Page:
Under “Instance group configuration”, select Instance Fleets. Under Network, select the VPC that you deployed using the CloudFormation template earlier in the workshop, and select all subnets in the VPC. When you select multiple subnets, the EMR cluster will still be started in a single Availability Zone, but EMR Instance Fleets will make the best instance type selection based on available capacity and price across the multiple availability zones that you specified.
The workshop focuses on running Spot Instances across all the cluster node types for cost savings. If you want to dive deeper into when to use On-Demand and Spot in your EMR clusters, click here
Unless your cluster is very short-lived and the runs are cost-driven, avoid running your Master node on a Spot Instance. We suggest this because a Spot interruption on the Master node terminates the entire cluster.
For the purpose of this workshop, we will run the Master node on a Spot Instance as we simulate a relatively short lived job running on a transient cluster. There will not be business impact if the job fails due to a Spot interruption and later re-started.
Click Add / remove instance types to fleet and select two relatively small and cheap instance types - i.e c4.large and m4.large and check Spot under target capacity. EMR will only provision one instance, but will select the best instance type for the Master node based on price and available capacity.
Avoid using Spot Instances for Core nodes if your Spark applications use HDFS. That prevents a situation where Spot interruptions cause data loss for data that was written to the HDFS volumes on the instances. For short-lived applications on transient clusters, as is the case in this workshop, we are going to run our Core nodes on Spot Instances.
When using EMR Instance Fleets, one Core node is mandatory. Since we want to scale out and run our Spark application on our Task nodes, let’s stick to the one mandatory Core node. We will specify 4 Spot units, and select instance types that count as 4 units and will allow to run one executor.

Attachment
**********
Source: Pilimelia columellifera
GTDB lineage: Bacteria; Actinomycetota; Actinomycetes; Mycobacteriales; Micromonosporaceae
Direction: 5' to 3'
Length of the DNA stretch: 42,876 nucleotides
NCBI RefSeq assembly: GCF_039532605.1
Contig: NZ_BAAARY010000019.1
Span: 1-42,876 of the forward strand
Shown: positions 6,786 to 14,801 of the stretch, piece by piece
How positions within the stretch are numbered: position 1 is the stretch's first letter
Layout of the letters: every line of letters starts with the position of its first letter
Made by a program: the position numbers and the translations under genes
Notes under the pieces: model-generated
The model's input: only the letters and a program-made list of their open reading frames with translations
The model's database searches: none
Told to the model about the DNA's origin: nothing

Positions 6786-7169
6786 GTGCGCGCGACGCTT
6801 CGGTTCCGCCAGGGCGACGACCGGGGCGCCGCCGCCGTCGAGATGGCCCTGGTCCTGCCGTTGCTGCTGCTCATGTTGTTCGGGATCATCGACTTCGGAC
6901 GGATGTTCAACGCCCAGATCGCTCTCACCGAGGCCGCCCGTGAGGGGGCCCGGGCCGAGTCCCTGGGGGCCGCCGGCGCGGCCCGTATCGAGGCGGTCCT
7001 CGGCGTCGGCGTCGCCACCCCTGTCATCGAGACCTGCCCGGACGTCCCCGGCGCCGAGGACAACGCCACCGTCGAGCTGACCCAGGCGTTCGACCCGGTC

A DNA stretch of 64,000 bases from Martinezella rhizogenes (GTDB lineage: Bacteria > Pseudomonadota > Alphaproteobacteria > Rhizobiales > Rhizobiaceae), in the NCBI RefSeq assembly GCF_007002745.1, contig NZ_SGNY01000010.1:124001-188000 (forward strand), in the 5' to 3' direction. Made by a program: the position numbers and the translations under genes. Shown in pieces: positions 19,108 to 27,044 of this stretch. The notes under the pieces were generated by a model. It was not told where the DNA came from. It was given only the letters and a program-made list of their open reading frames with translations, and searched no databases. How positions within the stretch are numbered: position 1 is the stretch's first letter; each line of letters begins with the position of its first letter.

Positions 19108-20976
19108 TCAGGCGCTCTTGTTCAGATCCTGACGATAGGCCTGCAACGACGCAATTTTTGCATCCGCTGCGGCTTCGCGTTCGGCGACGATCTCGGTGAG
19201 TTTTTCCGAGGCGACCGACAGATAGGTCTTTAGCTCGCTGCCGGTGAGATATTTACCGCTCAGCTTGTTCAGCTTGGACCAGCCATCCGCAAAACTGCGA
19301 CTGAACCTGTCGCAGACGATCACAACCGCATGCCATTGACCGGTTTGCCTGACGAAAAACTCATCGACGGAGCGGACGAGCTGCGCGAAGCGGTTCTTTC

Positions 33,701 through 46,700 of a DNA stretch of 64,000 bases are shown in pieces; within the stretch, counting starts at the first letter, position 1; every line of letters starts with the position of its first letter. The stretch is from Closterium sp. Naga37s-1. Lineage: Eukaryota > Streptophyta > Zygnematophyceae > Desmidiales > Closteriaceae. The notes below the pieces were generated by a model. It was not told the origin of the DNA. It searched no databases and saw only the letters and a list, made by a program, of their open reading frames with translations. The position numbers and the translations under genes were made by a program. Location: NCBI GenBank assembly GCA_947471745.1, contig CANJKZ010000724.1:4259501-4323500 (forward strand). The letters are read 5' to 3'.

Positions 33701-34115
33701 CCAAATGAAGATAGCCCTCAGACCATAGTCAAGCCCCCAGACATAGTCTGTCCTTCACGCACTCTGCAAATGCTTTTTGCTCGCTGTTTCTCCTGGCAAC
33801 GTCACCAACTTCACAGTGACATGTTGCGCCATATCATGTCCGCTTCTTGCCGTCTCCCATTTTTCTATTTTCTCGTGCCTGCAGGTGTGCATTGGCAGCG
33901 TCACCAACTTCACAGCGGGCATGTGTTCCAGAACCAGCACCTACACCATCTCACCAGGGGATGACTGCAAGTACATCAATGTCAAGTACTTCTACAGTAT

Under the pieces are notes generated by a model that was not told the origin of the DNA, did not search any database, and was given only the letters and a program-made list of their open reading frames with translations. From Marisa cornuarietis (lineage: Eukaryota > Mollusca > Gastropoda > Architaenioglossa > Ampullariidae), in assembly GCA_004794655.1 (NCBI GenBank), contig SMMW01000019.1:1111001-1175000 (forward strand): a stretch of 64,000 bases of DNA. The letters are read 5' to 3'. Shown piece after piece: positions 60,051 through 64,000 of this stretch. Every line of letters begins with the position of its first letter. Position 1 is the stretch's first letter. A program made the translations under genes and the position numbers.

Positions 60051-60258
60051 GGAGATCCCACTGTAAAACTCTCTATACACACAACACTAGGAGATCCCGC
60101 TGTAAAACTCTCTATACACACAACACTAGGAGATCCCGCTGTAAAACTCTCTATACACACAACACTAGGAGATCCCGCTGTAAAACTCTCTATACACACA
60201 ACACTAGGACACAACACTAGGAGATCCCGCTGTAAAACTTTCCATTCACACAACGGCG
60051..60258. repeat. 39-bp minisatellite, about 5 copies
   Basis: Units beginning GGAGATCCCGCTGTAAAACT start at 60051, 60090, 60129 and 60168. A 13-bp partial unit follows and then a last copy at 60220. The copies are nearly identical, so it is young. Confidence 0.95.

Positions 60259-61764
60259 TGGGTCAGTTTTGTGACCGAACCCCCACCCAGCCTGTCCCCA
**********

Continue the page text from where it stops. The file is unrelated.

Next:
Under the core node type, Click Add / remove instance types to fleet and select instance types that have 4 vCPUs and enough memory to run an executor (given the 18G executor size), for example:
Our task nodes will only run Spark executors and no HDFS DataNodes, so this is a great fit for scaling out and increasing the parallelization of our application’s execution, to achieve faster execution times.
Under the task node type, Click Add / remove instance types to fleet and select the 5 instance types you noted before as suitable for our executor size and that had suitable interruption rates in the Spot Instance Advisor.
Since our executor size is 4 vCPUs, and each instance counts as the number of its vCPUs towards the total units, let’s specify 40 Spot units in order to run 10 executors, and allow EMR to select the best instance type in the Task Instance Fleet to run the executors on. In this example, it will either start 10 * r4.xlarge / r5.xlarge / i3.xlarge or 5 * r5.2xlarge / r4.2xlarge in EMR Task Instance Fleet.
If you are using a new AWS account, or an account where Spot Instances were never launched in, your ability to launch Spot Instances will be limited. To overcome this, please make sure you launch no more than 3 instances in the Task Instance Fleet. You can do this, for example, by only providing instances that count as 8 units, and specify 24 for Spot units.
If your Task Instance Fleet is stuck on provisioning, try lowering the number of requested instances further. Your Spark application should still complete successfully, but it might take longer due to having less executors in the cluster.
click Next to continue to the next steps of launching your EMR cluster.